Joint-Podded Charlock, Moutarde, Moutarde des Champs, Rabaniza, Rábano Silvestre, Rabizón, Radis Ravenelle, Radis Rouge, Radis Sauvage, Raifort Sauvage, Raphanus raphanistrum, Rave Sauvage, Ravenelle, Ravenelle Sauvage.
Wild radish is an herb. The whole plant, before it flowers, is used to make medicine.
People take wild radish for skin conditions and stomach disorders.
How does it work?
There isn't enough information available to know how wild radish might work.
Insufficient Evidence to Rate Effectiveness for...
- Skin conditions.
- Stomach disorders.
- Other conditions.
Natural Medicines Comprehensive Database rates effectiveness based on scientific evidence according to the following scale: Effective, Likely Effective, Possibly Effective, Possibly Ineffective, Likely Ineffective, and Insufficient Evidence to Rate (detailed description of each of the ratings).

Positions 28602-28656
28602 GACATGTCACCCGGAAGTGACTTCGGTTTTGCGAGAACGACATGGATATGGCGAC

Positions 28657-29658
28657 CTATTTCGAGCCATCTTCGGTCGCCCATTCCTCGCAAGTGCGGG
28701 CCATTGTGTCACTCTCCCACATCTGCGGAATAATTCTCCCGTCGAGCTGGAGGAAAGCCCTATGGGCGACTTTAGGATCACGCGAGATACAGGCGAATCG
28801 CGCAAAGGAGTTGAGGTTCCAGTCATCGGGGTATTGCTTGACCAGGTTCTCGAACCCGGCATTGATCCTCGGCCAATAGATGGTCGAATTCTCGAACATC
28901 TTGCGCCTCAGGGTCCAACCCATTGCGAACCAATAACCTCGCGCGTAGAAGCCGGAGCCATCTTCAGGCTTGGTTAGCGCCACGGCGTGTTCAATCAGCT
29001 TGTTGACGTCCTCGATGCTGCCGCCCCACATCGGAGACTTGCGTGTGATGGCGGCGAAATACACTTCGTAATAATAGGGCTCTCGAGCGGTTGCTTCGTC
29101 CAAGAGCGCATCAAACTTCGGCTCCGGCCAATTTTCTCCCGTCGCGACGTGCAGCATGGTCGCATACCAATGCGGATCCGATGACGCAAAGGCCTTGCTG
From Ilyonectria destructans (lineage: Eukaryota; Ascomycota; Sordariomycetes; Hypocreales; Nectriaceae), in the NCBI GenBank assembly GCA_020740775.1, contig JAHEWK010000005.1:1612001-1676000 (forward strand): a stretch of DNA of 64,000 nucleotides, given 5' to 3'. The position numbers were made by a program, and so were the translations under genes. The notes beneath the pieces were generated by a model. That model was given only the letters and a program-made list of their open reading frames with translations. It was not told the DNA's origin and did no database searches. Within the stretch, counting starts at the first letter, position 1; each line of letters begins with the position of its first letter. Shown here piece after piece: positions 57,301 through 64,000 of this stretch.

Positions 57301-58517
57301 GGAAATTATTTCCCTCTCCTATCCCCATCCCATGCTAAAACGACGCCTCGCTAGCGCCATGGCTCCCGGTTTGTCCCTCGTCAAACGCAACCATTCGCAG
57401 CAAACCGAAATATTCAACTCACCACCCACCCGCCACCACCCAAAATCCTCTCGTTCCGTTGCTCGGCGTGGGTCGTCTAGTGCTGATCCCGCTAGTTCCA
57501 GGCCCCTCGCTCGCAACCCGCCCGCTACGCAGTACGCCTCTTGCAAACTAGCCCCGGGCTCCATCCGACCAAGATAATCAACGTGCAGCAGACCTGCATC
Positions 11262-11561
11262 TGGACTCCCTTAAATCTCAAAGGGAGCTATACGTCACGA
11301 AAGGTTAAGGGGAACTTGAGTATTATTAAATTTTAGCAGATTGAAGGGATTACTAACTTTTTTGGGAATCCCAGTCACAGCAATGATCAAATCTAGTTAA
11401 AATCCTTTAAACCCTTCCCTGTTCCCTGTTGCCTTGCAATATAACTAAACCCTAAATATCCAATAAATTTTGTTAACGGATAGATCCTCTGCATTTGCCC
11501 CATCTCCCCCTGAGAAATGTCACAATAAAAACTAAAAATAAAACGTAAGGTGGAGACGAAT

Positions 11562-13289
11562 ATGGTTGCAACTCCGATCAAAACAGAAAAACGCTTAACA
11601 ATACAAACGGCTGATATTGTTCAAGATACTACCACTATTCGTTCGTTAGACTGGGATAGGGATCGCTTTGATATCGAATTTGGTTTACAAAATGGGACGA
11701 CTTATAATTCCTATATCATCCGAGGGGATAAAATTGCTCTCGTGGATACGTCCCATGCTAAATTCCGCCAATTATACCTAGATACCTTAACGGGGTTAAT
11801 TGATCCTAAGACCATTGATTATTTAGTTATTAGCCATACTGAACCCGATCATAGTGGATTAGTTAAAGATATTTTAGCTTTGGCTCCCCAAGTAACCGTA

The appropriate dose of wild radish depends on several factors such as the user's age, health, and several other conditions. At this time there is not enough scientific information to determine an appropriate range of doses for wild radish. Keep in mind that natural products are not always necessarily safe and dosages can be important. Be sure to follow relevant directions on product labels and consult your pharmacist or physician or other healthcare professional before using.
Report Problems to the Food and Drug Administration
You are encouraged to report negative side effects of prescription drugs to the FDA. Visit the FDA MedWatch website or call 1-800-FDA-1088.
Gruenwald J, Brendler T, Jaenicke C. PDR for Herbal Medicines. 1st ed. Montvale, NJ: Medical Economics Company, Inc., 1998.